I called up a fellow young black professional friend of mine and told her about the findings of the study. “Is it messed up that I’m kind of glad in a way?” she asked, “I mean, all this time I’ve been wondering why I can’t get my shit together, but it turns out I’m normal.” We both laughed at her small attempt at gallows humor around a situation many of us know a little too intimately – when it comes to our white counterparts, women of color are light years behind in wealth.
The study is a new report from The Insight Center for Community Economic Development, titled “Lifting as We Climb: Women of Color, Wealth, and America’s Future.” The report is an in-depth look at the issues in wealth accumulation particular to black women, Latinas, Asian and Native American women. However, even as this report is one of the most comprehensive I have seen on the subject, the limited data for Asian American and Native American women means that their statistics are limited from entire sections of the report, and discussed in a subsequent section about the need for better stats. The report’s title is should be a familiar refrain to many black women, but the author of the report, Mariko Chang, kindly includes an explanation of the origin of the phrase:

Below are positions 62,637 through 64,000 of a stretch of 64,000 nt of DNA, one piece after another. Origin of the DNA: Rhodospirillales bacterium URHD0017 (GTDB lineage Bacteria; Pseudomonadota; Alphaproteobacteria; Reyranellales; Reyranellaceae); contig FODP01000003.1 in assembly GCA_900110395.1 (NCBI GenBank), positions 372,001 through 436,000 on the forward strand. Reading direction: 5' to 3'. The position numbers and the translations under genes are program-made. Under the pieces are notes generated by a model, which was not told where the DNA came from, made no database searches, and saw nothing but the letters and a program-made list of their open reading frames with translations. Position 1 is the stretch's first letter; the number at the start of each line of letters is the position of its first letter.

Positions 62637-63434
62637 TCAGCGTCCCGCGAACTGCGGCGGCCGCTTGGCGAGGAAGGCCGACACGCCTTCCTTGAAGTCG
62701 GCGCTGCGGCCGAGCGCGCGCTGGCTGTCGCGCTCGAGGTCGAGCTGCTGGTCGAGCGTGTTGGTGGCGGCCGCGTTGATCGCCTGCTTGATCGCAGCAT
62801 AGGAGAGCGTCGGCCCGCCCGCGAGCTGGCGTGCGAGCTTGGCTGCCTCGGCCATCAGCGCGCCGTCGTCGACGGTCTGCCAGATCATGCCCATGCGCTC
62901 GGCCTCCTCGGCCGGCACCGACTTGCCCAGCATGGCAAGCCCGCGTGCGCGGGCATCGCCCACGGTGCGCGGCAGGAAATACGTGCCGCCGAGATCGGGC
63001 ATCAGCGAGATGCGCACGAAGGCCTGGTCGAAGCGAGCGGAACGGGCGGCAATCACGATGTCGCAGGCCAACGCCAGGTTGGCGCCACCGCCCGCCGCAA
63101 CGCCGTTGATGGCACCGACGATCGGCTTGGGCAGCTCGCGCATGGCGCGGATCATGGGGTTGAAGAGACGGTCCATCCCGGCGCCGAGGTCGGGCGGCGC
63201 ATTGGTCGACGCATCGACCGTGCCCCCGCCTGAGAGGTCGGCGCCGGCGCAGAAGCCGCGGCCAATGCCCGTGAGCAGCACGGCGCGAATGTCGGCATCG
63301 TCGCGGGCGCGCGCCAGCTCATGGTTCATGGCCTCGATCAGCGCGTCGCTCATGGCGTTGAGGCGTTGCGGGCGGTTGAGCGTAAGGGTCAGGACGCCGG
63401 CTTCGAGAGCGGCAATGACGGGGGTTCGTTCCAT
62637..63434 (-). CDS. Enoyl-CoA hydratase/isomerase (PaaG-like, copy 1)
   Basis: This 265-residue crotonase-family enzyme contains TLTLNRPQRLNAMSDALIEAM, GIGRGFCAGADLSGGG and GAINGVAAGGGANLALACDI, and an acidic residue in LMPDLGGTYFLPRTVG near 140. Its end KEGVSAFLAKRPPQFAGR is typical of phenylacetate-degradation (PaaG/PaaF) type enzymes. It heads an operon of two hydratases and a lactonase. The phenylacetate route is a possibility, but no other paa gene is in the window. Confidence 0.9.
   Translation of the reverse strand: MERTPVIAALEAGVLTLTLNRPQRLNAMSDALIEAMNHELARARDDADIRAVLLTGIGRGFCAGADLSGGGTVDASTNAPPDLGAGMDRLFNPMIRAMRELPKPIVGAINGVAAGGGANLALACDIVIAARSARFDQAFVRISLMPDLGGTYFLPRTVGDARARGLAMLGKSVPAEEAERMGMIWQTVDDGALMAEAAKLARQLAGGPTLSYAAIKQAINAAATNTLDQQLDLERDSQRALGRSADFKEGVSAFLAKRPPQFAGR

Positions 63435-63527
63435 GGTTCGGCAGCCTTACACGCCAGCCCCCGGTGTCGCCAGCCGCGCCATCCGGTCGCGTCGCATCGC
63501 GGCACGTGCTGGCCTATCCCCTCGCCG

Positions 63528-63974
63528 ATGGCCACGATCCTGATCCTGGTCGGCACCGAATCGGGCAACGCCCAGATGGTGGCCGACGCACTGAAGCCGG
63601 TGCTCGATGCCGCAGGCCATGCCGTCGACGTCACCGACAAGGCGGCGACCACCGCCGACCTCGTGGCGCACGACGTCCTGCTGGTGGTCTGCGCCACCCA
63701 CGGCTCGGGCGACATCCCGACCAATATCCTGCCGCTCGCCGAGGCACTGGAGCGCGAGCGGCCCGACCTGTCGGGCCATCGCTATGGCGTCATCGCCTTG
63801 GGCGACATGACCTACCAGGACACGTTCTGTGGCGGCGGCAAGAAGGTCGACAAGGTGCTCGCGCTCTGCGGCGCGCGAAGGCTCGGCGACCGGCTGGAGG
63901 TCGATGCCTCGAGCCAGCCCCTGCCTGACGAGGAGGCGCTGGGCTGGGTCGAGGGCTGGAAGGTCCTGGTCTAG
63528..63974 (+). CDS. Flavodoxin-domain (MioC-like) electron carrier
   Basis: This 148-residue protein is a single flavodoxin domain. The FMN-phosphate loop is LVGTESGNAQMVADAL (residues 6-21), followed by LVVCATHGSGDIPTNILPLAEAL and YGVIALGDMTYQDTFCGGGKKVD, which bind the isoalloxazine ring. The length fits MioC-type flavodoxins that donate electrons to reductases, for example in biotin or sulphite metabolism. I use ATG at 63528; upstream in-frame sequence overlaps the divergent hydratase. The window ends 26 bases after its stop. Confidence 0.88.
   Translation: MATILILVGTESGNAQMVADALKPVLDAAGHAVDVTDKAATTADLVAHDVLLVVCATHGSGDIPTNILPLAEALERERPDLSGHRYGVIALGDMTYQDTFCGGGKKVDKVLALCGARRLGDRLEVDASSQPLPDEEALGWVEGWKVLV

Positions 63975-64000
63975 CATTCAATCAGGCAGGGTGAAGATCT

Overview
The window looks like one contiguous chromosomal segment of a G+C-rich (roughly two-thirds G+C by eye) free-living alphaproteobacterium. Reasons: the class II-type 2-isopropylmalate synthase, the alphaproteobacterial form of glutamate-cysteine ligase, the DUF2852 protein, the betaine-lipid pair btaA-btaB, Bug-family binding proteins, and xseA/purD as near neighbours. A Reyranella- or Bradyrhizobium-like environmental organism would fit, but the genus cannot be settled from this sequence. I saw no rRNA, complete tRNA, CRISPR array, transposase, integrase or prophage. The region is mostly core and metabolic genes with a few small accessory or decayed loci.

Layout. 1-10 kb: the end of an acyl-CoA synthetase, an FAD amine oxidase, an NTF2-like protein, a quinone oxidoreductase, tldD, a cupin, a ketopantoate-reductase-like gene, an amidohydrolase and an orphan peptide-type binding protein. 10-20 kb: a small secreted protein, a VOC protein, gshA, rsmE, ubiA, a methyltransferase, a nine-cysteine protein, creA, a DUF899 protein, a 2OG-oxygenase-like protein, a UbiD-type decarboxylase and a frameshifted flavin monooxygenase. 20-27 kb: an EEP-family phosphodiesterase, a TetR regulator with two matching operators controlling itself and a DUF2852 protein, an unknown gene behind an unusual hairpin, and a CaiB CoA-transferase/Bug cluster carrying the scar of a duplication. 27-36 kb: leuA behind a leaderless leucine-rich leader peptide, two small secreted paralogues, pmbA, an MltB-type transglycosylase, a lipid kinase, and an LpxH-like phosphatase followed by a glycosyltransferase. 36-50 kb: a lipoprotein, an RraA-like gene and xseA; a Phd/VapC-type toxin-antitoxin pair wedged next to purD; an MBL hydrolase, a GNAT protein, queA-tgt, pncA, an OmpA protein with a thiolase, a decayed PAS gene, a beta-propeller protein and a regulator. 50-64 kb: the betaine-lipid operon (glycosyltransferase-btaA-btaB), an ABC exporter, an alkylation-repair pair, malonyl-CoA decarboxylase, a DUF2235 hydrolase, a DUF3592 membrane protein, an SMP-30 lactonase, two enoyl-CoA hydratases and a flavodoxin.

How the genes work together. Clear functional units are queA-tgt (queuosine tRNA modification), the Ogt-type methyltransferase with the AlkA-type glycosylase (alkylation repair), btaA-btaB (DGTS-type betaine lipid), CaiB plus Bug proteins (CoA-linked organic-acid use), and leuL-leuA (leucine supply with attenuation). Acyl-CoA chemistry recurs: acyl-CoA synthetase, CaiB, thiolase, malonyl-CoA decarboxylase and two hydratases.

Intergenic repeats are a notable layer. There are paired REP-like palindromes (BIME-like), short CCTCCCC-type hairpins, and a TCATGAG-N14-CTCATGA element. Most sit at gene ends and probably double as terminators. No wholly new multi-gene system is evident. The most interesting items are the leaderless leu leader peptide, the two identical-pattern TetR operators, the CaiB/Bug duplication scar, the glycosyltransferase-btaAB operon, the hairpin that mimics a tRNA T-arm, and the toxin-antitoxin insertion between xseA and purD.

More than a century ago, the National Association for Colored Women was founded by African American women leaders in response to a vicious attack on the character of African-American women. A few decades distant from the abolition of slavery, the intensification of poverty, discrimination, and segregation impelled these women to action in defense of their race. Their motto was “Lifting as We Climb,” signaling their understanding that no individual woman of color could rise, nor did they want to rise, without the improvement of the whole race. At the top of their agenda were job training, wage equity, and child care: issues that, if addressed, would lift all women, and all people of color.